Virtual high school a reality in South Dakotaby Cara Hetland, Minnesota Public Radio
Technology is offering new opportunities in education. This fall, South Dakota will offer what's called a virtual high school. It's partly a response to students who say there aren't enough hours in the school day to take the classes they want. Others complain their small school can't afford to offer a wide variety of courses.
Sioux Falls, S.D. — South Dakota was once the leader in what was called distance learning. Fifteen years ago, every school in the state was equipped with high speed internet and video relay classrooms. Soon, technology will give South Dakota students a new way to learn.
South Dakota Secretary of Education, Rick Melmer, says online classes will make up a virtual high school. The goal is to cater to a range of students, from those who want advanced college prep classes to others who just don't want to roll out of bed in the morning.
"We're moving into an, 'I want it when I want it' (mode) and that's what the virtual courses bring to the table," says Melmer.
The state certifies the classes and each of the 168 districts will handle its online courses independently.
Melmer says online classes level the playing field for more remote districts that have problems offering specialty classes like foreign languages and sciences. He predicts a time when students have the option to take any high school class online.
"We're dealing with a young person today that is so acclimated to the world of technology that this is just going to be their way of learning. I don't think completely but I think they want to have choices in how their courses are delivered to them," says Melmer.
Choice is behind the statewide virtual classroom program, but the Sioux Falls Public Schools offers virtual learning to cater to the different needs of the students. Some students are high achievers and want more challenging classes. Others may be homebound because of an illness. Ann Smith, Coordinator for Libraries and Technology, says there's also the student who doesn't do well in a traditional classroom.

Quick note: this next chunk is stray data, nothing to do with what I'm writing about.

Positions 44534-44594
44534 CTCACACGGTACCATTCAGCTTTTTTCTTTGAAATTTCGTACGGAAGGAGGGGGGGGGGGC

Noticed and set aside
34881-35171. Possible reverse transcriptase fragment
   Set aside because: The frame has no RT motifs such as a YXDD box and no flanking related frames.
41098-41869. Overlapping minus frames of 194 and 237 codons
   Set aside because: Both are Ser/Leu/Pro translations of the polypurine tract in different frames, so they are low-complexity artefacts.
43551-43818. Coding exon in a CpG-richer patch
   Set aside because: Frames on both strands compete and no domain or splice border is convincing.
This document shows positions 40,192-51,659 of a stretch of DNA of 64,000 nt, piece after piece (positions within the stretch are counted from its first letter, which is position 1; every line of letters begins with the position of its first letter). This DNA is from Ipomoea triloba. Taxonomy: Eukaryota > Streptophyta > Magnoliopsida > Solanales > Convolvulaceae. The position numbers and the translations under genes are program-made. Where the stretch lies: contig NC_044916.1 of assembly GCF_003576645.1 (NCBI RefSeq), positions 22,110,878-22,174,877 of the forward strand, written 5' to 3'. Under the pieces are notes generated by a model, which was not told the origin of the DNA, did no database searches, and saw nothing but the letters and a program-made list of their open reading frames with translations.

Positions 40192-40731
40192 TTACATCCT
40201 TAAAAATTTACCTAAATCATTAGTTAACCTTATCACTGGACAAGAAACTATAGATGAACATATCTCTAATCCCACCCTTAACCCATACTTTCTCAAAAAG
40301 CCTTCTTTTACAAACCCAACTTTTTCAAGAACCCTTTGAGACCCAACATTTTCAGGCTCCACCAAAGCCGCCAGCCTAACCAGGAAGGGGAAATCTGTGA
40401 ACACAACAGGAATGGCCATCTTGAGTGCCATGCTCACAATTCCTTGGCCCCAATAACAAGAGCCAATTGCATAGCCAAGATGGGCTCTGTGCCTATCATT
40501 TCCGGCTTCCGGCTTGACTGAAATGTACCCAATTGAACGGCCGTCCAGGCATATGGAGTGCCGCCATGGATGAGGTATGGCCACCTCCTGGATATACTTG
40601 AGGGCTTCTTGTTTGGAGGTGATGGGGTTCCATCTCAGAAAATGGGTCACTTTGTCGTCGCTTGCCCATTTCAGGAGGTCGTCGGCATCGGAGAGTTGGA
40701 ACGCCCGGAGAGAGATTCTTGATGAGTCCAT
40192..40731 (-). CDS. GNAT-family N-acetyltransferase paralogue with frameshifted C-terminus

"The research has shown that there are some kids who do do better in an online environment, in an online discussion group, because they can think through what they want to type in and say. They don't feel as out there when they're typing and they don't have to see everyone looking at them when they speak," says Smith.
Smith says teachers who are holding classes online say they know their online students better than some of the kids in their classrooms.
Kelsey Koch extended her school day by volunteering to participate in a pilot online computer class. After she kicks her brother out of the family room and turns off the television, she sits at the family computer. Koch, who's a junior at Lincoln High School is involved in band and French club. She wants to become a doctor so she wants to take as many math and science classes as she can. But to do that she takes some of the core required classes either online or during the summer. She likes having the flexibility of working her online class time into her free time.
"It's not an every day thing," says Koch. "It's more like once a week you have this much to get done and you go through it week by week and you take the test and move on to the next section."
Koch plans on a busy senior year next year and she thinks more online classes will help her in the long run. But she's working closely with advisors to make sure she can handle the extra class load.
- All Things Considered, 03/29/2007, 5:24 p.m.